In this issue of Blood, Percopo et al provide intriguing new evidence supporting a role for eosinophils in protecting mice against the lethal effects of respiratory virus infection.1
Eosinophils are enigmatic cells of the innate immune system, and defining their role in immunity is still under intense scrutiny. They are produced in many vertebrates, including fish, reptiles, amphibians, and birds, as well as all mammalians thus far investigated,2 suggesting an important and highly conserved evolutionary role. For many years, the immune function of eosinophils was thought to be associated with protection against invasive helminthic parasite infections. However, recent findings have suggested otherwise. Mouse models of eosinophil depletion have not shown any significant impact on helminthic infection, and paradoxically, some helminth larval forms actually depend on eosinophils for their propagation and survival.2 This has put researchers back to the drawing board in trying to define a coherent evolutionarily conserved immunological role for these cells. Against this backdrop, eosinophils are largely known in the clinical realm for their contribution to the pathology of allergic diseases and are prominent in eosinophilic asthma, which is responsive to treatment with anti–interleukin (IL)-5 (mepolizumab).3
Several reports over the last 2 decades have hinted at an antiviral role for eosinophils and their granule proteins. Eosinophils express highly cationic granule proteins, such as eosinophil-derived neurotoxin (EDN), which have potent antiviral activities in vitro against single-stranded RNA viruses such as respiratory syncytial virus (RSV) and HIV.4,5 Furthermore, eosinophils have been shown to promote respiratory virus clearance in animal models.6 However, a potential role for eosinophils in maintaining survival and preventing significant morbidity in response to respiratory viral infection has not been explored before.
Here, the authors used 2 distinct Th2-driven models of inflammation to determine the effects of eosinophils on lethal inoculation with a respiratory virus. The virus used in their study was pneumonia virus of mice (PVM), a mouse pathogen that is closely related to human RSV. Because human RSV is not a natural pathogen for mice, PVM can be considered a more appropriate alternative model of severe RSV infection in this species. The highly eosinophilic double transgenic eotaxin-2/IL-5 mouse strain,7 which possesses constitutively activated and degranulating eosinophils, showed a substantial twofold log reduction in virus recovery 4 days after PVM inoculation compared with the control strain. When the eosinophil-deficient ΔdblGATA strain was crossed with double transgenic eotaxin-2/IL-5 mice, creating a phenotype expressing high levels of eosinophil-specific cytokines but negligible numbers of eosinophils, virus recovery returned to baseline levels. Thus, decreased virus recovery was related to eosinophils alone and not the high cytokine levels present in the double transgenic eotaxin-2/IL-5 strain. These elegantly conducted experiments confirm earlier studies showing that eosinophils are important in respiratory virus clearance.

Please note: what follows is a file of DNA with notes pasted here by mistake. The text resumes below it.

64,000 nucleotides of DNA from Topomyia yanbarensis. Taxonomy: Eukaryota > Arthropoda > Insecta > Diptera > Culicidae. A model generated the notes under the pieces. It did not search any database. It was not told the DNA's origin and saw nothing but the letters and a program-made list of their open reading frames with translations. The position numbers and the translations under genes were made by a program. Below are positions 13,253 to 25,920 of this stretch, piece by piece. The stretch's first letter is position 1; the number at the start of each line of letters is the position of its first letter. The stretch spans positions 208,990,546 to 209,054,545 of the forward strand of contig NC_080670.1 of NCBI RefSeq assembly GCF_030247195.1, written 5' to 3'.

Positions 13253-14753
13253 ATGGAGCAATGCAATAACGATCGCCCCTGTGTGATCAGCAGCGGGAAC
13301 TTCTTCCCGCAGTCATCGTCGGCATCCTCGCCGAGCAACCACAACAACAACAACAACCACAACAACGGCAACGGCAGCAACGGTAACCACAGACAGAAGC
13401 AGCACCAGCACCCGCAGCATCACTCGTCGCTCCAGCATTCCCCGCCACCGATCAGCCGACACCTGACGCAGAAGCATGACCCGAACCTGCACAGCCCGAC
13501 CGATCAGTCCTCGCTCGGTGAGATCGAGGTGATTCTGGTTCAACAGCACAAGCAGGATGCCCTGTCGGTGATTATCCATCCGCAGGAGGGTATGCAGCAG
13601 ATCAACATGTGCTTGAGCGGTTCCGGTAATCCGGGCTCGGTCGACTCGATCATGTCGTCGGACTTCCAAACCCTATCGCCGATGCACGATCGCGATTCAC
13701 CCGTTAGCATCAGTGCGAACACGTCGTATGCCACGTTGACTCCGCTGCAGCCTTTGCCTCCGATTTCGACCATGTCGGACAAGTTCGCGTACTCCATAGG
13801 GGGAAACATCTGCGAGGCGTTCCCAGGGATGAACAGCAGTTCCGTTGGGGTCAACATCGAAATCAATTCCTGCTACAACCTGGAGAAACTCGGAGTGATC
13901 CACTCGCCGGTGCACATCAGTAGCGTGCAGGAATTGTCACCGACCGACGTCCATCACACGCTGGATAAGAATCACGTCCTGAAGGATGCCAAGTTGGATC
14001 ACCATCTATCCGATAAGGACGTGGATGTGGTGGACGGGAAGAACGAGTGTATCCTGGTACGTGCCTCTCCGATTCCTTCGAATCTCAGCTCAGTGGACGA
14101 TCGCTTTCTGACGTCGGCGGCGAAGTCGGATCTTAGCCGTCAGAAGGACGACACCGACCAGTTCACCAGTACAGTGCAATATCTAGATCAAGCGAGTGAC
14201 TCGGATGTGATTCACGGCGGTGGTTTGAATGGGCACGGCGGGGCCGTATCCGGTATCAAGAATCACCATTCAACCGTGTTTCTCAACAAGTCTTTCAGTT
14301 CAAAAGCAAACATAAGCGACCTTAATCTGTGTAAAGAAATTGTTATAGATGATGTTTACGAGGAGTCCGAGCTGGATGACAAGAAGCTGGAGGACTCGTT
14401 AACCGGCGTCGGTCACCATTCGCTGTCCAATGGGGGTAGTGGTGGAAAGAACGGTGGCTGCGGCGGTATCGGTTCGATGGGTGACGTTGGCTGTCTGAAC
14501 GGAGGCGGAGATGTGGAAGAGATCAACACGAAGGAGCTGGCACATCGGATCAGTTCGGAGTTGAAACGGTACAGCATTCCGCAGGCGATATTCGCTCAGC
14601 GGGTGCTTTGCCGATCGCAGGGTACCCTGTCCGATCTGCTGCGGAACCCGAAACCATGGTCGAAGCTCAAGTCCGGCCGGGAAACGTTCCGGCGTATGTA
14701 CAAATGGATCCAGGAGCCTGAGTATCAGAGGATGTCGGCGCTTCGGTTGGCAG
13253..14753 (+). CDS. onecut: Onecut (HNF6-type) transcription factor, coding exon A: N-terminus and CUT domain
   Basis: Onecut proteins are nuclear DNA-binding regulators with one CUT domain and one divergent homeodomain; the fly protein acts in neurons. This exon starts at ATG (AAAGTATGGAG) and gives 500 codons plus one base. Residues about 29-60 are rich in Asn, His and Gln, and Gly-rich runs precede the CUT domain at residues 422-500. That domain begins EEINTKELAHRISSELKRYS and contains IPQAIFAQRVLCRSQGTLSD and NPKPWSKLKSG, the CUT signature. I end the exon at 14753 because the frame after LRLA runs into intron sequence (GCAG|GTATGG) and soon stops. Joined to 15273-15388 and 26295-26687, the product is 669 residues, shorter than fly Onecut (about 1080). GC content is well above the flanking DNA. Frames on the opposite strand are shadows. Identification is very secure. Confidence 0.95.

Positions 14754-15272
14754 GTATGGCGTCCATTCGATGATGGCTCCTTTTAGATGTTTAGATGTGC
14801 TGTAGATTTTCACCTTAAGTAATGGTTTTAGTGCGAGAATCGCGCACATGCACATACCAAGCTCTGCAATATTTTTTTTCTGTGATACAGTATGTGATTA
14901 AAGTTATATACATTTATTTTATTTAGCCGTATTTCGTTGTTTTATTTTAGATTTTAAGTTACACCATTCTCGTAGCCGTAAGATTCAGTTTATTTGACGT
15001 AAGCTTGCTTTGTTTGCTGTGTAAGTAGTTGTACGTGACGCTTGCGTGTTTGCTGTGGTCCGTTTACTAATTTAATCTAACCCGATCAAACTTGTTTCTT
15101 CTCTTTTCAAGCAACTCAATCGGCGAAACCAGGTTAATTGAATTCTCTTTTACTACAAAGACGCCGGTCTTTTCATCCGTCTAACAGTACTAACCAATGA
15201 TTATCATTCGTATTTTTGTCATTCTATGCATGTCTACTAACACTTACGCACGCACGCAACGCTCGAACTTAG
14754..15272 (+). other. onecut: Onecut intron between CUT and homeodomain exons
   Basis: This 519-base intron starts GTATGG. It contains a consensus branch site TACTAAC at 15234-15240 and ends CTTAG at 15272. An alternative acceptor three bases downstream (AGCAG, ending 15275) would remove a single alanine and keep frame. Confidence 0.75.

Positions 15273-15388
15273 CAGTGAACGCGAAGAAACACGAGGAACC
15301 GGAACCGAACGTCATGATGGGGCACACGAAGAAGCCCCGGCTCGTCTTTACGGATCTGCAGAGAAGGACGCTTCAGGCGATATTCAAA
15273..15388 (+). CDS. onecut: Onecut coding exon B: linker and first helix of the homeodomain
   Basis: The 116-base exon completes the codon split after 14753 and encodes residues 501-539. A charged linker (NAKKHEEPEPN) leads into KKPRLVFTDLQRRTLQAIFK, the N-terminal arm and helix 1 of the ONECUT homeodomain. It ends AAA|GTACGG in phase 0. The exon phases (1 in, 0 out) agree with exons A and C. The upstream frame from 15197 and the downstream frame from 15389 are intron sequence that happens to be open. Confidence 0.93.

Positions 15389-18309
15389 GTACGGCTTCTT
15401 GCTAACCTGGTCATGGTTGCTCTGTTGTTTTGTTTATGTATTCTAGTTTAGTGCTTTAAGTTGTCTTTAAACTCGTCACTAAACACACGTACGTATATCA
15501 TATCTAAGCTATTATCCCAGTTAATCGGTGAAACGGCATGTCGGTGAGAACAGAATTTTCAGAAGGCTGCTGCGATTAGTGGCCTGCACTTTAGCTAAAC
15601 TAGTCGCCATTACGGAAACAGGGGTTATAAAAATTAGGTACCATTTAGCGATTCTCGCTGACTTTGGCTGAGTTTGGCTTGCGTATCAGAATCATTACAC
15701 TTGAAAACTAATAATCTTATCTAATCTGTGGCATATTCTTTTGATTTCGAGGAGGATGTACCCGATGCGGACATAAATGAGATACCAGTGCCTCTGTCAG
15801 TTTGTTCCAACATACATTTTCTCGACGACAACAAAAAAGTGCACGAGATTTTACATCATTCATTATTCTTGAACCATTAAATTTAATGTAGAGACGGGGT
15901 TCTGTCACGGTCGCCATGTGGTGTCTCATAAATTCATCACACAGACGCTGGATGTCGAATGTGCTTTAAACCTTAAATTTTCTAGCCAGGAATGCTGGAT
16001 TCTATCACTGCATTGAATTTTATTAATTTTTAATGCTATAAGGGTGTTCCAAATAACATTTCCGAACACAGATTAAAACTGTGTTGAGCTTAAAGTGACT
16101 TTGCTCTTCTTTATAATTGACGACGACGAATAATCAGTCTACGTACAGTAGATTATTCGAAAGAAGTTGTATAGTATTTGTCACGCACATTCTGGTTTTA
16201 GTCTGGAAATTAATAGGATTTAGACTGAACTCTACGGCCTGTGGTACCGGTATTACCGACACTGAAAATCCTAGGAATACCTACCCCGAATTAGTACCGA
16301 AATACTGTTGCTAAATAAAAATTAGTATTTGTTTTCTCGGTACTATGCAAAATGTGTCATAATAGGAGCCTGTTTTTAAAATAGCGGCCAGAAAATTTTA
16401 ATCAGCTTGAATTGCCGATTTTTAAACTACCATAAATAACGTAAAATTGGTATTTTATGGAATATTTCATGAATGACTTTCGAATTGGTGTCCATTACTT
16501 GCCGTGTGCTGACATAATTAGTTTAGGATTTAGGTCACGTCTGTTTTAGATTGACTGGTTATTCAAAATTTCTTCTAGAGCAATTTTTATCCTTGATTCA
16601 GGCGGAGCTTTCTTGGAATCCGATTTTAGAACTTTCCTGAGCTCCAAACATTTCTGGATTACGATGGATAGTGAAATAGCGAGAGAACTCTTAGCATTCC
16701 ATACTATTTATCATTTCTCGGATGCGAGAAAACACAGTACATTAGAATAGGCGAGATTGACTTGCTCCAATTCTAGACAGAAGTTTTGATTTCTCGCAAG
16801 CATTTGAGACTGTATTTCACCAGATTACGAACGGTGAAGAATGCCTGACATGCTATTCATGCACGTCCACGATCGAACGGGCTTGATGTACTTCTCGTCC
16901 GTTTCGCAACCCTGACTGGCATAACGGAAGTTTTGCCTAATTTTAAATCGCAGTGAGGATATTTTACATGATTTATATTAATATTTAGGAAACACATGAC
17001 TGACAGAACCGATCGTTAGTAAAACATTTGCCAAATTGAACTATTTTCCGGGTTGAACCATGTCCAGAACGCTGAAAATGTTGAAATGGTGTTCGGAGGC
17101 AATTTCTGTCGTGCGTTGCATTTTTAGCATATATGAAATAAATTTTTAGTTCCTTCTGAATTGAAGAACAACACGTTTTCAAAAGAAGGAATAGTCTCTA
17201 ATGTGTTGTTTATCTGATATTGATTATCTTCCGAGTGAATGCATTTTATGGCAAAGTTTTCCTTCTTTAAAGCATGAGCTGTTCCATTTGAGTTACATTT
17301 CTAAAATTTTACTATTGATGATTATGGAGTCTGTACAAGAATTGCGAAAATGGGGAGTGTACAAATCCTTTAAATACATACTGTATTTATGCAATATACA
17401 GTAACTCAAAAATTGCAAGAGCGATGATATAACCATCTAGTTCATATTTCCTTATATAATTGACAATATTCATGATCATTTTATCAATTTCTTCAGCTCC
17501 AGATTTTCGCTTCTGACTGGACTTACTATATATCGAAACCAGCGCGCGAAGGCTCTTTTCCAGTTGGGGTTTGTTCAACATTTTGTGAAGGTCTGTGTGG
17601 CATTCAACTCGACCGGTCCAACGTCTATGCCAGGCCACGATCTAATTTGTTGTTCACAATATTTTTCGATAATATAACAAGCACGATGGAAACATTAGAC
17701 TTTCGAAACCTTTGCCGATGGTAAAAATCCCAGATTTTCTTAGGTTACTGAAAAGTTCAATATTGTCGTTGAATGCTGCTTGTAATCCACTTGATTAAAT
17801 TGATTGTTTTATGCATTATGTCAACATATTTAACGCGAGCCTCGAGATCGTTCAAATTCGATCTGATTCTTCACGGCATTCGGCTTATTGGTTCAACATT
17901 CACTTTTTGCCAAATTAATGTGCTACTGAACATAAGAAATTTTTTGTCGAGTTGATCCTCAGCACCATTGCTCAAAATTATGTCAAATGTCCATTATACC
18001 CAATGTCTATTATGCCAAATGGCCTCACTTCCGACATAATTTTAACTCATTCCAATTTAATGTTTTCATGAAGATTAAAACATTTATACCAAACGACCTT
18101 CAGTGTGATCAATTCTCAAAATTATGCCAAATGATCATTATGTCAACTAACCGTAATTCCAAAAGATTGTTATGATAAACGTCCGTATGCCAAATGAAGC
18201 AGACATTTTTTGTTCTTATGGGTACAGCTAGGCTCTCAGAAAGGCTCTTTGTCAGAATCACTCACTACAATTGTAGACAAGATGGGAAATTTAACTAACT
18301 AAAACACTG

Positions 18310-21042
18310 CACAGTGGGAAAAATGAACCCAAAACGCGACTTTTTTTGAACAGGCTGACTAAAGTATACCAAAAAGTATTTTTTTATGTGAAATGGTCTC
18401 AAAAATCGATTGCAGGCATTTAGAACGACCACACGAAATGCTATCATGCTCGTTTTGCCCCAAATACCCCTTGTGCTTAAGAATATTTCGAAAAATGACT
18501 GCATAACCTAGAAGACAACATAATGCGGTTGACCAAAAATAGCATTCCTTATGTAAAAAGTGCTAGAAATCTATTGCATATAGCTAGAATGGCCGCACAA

However, what was striking was that when survival curves were evaluated in each of these strains following PVM infection, the eosinophil-enriched double transgenic eotaxin-2/IL-5 strain emerged as the only one completely protected against the lethal effects of PVM infection (see figure). All other strains tested—the C57BL/6, the ΔdblGATA, and the eotaxin-2/IL-5/ΔdblGATA strains—succumbed to the fatal effects of virus infection by day 12 of inoculation. This remarkable finding suggests that eosinophils may have a critical role in protection against lethal respiratory virus infection beyond simply virus clearance.